You’d think it’s no big deal, a seemingly insignificant detail that if missed doesn’t affect much.
Dr. Kate Granger knows how much of an impact introducing yourself–or not–can have on a patient and their families. A terminally ill cancer patient herself, she began the campaign after a hospital stay in 2013 where she developed post-surgical sepsis. She experienced first hand the many interactions with caregivers who never introduced themselves before delivering her care.
As doctor, she wanted to do something to bring to light this seemingly insignificant yet profound interaction which she says, “…is the first rung on the ladder to providing truly person-centered, compassionate care.”
She began the #Hello My Name Is campaign to raise awareness of the importance of the simple act of introducing oneself. The worldwide campaign has caregivers re-thinking what it means to say hello.
“I firmly believe it is not just about common courtesy, but it runs much deeper. Introductions are about making a human connection between one human being who is suffering and vulnerable, and another human being who wishes to help. They begin therapeutic relationships and can instantly build trust in difficult circumstances.” –Dr. Kate Granger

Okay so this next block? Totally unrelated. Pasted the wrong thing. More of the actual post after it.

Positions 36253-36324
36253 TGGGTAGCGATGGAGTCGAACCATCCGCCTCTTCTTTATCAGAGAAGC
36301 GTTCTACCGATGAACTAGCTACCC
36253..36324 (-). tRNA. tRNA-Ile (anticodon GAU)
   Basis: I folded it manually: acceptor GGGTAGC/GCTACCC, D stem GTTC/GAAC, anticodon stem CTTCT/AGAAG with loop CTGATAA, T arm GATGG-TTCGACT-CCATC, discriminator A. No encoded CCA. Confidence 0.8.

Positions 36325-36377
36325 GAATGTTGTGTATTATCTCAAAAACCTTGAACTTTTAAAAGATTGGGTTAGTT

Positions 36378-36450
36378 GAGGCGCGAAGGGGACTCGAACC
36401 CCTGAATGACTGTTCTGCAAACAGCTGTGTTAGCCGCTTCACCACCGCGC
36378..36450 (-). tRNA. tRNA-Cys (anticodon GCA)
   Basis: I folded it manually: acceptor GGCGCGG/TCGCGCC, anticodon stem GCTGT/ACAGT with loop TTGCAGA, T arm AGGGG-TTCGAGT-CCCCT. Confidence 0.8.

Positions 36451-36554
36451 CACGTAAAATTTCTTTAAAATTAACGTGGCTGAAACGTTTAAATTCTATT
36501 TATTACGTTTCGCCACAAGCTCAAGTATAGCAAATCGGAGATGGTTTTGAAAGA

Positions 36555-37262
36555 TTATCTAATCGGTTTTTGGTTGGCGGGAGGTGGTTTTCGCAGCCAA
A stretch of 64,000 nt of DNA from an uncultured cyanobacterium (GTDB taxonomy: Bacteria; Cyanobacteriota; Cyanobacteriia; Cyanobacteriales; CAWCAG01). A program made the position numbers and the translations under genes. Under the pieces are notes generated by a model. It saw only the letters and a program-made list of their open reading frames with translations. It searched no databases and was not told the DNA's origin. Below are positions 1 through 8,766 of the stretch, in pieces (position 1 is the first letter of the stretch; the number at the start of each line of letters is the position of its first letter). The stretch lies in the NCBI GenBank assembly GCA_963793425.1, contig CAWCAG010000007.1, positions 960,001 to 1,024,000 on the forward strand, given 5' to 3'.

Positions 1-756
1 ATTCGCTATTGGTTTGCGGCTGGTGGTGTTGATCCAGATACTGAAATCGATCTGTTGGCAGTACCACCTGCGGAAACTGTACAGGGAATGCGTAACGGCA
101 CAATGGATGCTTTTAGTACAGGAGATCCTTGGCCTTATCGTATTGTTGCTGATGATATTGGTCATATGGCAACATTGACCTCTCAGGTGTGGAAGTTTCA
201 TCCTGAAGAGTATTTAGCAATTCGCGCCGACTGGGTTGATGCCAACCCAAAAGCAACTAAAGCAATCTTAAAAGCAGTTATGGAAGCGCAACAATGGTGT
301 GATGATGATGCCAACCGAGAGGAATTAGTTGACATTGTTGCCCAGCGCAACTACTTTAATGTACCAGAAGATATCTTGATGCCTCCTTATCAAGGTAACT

I often teach the importance of a good introduction as the foundation to a good patient experience. It’s the strong base of a relationship between the caregiver and the person who is receiving care that is centered on trust.
Unfortunately, I’m afraid often times we over complicate it. We layer on acronyms and scripts–all with good intentions of helping–only to further push caregivers into the task trap while forgetting not what’s most important but who: the person sitting in front of them.
The most important thing that can happen in that moment when caregiver and patient meet is laying the foundation for a relationship that is based on trust. Introducing yourself extends the simple yet profound dignity and respect that every human deserves.